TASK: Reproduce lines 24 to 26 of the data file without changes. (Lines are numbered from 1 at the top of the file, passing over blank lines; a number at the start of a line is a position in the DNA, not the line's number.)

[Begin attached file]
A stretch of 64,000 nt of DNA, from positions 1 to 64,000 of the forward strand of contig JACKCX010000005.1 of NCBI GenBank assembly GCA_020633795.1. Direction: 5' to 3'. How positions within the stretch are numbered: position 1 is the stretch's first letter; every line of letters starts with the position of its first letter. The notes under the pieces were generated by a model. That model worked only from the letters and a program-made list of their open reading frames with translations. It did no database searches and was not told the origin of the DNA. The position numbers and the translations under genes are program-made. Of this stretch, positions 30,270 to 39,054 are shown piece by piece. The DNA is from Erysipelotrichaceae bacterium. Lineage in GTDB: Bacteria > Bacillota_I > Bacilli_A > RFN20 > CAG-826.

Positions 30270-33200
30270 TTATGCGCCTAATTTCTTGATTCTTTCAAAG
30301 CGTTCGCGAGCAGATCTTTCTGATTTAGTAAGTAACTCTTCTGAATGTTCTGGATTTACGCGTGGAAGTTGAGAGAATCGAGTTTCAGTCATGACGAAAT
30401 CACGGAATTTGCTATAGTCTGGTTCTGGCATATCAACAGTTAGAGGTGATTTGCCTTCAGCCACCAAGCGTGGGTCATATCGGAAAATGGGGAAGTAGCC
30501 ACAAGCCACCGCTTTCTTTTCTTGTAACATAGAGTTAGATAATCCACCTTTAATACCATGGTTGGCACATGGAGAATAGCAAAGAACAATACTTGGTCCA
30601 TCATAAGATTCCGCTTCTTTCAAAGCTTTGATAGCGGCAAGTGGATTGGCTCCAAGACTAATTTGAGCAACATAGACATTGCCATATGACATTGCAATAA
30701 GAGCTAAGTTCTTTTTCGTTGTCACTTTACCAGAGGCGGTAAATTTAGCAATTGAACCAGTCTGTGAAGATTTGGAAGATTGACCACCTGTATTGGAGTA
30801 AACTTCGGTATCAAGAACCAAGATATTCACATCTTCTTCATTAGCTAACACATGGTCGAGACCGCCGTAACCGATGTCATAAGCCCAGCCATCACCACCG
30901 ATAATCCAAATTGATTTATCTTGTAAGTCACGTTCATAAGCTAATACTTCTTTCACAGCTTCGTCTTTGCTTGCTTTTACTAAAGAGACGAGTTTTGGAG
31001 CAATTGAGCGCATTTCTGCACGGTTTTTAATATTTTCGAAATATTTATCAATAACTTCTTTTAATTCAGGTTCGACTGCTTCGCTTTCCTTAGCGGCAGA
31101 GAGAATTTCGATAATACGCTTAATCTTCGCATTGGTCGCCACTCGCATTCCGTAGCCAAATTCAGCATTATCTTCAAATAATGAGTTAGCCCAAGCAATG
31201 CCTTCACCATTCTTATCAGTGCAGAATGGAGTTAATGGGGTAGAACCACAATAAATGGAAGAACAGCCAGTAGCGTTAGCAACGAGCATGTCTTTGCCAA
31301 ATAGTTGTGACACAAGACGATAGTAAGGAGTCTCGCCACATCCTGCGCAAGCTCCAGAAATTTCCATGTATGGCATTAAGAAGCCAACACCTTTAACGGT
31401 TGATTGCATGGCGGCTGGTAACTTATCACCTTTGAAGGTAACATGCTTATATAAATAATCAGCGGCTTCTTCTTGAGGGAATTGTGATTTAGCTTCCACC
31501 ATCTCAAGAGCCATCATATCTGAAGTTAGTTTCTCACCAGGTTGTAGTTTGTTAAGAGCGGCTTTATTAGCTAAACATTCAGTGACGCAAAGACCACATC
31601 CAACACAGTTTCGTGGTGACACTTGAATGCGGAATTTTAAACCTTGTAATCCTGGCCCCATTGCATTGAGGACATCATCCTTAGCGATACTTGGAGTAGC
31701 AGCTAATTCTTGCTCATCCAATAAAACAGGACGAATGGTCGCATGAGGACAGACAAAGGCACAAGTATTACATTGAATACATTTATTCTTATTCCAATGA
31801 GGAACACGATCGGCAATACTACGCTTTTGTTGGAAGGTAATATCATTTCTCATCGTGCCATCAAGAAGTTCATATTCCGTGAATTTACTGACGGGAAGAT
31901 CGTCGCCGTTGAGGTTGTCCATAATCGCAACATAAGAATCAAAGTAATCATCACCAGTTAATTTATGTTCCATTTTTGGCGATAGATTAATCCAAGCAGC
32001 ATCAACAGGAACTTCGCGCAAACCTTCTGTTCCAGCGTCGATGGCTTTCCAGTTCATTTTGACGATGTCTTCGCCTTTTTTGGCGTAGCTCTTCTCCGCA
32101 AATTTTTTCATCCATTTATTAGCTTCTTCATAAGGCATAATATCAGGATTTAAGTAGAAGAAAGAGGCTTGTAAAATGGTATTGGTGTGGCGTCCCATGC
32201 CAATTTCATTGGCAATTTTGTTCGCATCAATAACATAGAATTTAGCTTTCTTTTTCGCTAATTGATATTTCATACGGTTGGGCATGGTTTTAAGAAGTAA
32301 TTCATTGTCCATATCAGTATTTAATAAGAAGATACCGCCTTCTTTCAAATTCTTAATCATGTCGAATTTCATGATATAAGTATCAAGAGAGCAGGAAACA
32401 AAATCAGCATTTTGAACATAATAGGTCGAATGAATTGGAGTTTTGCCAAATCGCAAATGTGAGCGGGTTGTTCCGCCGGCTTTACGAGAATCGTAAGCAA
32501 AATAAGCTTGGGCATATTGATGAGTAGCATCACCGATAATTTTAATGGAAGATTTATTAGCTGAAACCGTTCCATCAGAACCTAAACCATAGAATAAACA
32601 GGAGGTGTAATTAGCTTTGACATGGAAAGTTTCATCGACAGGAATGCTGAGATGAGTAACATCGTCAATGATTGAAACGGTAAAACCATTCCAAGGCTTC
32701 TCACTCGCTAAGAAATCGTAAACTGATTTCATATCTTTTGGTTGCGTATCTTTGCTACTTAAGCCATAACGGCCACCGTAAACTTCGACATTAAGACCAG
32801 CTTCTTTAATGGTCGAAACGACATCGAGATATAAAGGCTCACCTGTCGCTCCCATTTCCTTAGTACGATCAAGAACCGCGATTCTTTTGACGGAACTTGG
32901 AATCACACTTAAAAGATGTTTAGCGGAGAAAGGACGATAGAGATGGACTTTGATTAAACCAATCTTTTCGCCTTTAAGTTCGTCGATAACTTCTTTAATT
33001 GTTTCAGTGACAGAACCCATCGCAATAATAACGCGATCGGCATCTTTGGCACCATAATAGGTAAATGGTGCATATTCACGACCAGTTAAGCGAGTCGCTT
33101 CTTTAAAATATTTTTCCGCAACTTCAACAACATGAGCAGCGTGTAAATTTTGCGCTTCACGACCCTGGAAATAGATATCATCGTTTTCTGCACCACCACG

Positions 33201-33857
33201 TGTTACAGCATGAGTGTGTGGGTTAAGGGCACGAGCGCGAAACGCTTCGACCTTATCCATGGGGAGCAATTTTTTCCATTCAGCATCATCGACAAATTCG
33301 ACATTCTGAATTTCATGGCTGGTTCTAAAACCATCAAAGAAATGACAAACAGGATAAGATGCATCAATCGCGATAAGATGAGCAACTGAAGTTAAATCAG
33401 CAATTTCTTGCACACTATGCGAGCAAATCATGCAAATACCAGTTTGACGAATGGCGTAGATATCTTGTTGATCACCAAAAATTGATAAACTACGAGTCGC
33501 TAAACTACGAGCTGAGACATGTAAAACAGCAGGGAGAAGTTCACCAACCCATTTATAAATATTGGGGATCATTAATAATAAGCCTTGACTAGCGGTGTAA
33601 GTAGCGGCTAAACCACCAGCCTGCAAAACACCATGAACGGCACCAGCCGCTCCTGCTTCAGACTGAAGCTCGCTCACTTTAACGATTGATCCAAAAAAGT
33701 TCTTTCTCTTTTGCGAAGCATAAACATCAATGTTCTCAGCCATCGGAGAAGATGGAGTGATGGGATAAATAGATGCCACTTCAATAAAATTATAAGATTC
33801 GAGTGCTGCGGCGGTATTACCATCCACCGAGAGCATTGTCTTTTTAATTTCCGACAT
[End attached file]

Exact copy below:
32301 TTCATTGTCCATATCAGTATTTAATAAGAAGATACCGCCTTCTTTCAAATTCTTAATCATGTCGAATTTCATGATATAAGTATCAAGAGAGCAGGAAACA
32401 AAATCAGCATTTTGAACATAATAGGTCGAATGAATTGGAGTTTTGCCAAATCGCAAATGTGAGCGGGTTGTTCCGCCGGCTTTACGAGAATCGTAAGCAA
32501 AATAAGCTTGGGCATATTGATGAGTAGCATCACCGATAATTTTAATGGAAGATTTATTAGCTGAAACCGTTCCATCAGAACCTAAACCATAGAATAAACA